Treasury Department Takes Aim at Convertible Virtual Currency Mixing

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TL Fahring focuses on helping individuals and businesses with a wide variety of matters involving state, federal, and international taxation. He has represented clients in all stages of federal and state tax disputes, including audits, administrative appeals, litigation, and collection matters. Mr. Fahring also has used his tax knowledge to assist clients in planning complex domestic and international transactions, including advising as to potential reporting and withholding requirements.

Mr. Fahring received his J.D. from the University of Texas School of Law, where he graduated with high honors and was inducted into the Order of the Coif and Chancellors honors societies. After clerking for a year at the Texas Eleventh Court of Appeals, he attended New York University School of Law, where he received an LL.M. (Master of Laws) in Taxation and served as a student editor on the Tax Law Review.

The Treasury Department has recently issued a notice of proposed rulemaking under the Bank Secrecy Act regarding the reporting of convertible virtual currency (“CVC”) mixing.[1]

Perceived Problems with CVC Mixing

The Treasury Department explains that “[t]he public nature of most CVC blockchains, which provide a permanent, recorded history of all previous transactions, make[s] it possible to know someone’s entire financial history on the blockchain.”[2] CVC mixing involves various methods “intended to obfuscate transactional information, allowing users to obscure their connection to the CVC.”[3] These methods include:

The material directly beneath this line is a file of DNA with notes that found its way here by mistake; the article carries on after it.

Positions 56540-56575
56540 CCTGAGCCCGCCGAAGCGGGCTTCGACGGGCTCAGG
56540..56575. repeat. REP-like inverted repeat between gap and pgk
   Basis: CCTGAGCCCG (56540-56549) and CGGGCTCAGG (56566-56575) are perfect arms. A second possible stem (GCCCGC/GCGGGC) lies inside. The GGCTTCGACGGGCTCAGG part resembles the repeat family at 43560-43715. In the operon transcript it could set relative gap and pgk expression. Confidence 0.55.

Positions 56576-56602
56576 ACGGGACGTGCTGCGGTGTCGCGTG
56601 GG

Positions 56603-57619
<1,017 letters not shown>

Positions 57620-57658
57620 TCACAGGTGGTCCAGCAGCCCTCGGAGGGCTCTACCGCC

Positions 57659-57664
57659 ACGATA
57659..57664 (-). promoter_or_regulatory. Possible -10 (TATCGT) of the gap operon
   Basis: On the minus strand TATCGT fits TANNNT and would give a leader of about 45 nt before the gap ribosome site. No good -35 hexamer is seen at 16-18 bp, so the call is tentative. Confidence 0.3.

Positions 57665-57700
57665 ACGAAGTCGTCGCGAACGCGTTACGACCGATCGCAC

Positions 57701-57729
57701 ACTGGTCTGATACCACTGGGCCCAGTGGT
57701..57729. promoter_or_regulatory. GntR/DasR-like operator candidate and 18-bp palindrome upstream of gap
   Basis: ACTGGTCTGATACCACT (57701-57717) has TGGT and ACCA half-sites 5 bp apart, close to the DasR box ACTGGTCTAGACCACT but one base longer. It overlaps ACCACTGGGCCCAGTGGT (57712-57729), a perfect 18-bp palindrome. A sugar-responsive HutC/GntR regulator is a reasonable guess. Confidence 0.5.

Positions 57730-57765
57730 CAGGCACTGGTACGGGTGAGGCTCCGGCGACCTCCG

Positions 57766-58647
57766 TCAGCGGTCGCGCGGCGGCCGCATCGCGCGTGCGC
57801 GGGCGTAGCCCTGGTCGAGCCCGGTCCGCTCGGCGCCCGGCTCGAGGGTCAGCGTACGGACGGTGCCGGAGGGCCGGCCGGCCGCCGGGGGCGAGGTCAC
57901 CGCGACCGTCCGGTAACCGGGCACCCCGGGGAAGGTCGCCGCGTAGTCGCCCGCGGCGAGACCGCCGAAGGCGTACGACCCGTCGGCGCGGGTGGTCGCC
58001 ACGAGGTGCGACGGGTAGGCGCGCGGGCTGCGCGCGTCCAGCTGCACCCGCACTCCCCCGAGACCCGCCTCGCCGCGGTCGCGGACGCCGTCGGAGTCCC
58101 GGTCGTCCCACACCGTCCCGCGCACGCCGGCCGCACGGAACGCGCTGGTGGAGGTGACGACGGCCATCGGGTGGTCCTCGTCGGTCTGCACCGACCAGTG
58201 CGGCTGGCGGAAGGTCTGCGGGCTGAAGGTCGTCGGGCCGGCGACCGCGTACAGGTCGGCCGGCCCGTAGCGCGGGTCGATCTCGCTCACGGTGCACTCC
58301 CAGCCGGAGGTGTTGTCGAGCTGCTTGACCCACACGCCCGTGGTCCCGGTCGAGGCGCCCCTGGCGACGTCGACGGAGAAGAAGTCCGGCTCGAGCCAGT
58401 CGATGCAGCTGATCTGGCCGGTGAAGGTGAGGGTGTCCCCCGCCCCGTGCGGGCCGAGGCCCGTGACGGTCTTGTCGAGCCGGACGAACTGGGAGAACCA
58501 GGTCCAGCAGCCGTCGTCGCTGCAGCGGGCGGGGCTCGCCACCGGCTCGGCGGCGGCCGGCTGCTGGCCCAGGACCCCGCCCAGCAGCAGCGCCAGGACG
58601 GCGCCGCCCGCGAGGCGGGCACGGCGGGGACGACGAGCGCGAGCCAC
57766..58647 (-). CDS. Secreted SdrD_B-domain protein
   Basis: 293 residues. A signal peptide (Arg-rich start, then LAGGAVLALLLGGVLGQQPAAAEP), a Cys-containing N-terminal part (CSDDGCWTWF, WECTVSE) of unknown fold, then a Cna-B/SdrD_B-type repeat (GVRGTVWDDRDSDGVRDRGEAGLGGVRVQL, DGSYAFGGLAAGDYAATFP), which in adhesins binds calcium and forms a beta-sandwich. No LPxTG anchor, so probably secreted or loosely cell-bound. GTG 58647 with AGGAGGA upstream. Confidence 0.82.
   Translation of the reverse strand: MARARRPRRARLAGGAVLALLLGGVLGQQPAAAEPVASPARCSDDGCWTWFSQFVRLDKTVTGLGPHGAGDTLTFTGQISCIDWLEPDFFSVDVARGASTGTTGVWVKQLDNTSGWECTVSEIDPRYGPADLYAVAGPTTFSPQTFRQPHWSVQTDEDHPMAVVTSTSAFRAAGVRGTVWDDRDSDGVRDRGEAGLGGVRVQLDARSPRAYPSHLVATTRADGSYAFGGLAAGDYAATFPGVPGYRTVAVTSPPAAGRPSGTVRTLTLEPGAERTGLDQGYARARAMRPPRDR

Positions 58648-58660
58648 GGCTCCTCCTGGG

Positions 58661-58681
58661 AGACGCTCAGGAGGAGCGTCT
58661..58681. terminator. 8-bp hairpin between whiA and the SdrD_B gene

While the Treasury Department recognizes that there are legitimate reasons for  CVC mixing—for example, “privacy enhancement for those who live under repressive regimes or wish to conduct licit transactions anonymously”[10]—the Treasury Department also contends that CVC mixing is used by criminal actors to facilitate or promote money laundering.[11]

The Proposed Rule

The proposed rule would require a covered financial institution to report certain information and maintain certain records regarding a transaction involving CVC by, through, or to the covered financial institution that the covered financial institution knows, suspects, or has reason to suspect involves CVC mixing within or involving a jurisdiction outside of the United States.[12]

What is CVC?

“CVC” would be defined as “a medium of exchange that either has an equivalent value as currency, or acts as a substitute for currency, but lacks legal tender status.”[13] An exception to this last clause would be Bitcoin, which would be included within the definition of CVC even though it has legal tender in at least two jurisdictions.[14]

What is CVC Mixing?

Meanwhile, “CVC mixing” would be “the facilitation of CVC transactions in a manner that obfuscates the source, destination, or amount involved in one or more transactions, regardless of the type of protocol or service used . . . .”[15] This would include (but apparently would not be limited to):

What is a CVC Mixer?

Predictably, a “CVC mixer” would mean “any person, group, service, code, tool, or function that facilitates CVC mixing.”[17] Note, however, that the proposed rule covers CVC mixing and thus could apply to CVC users engaged in any of the above activities.[18]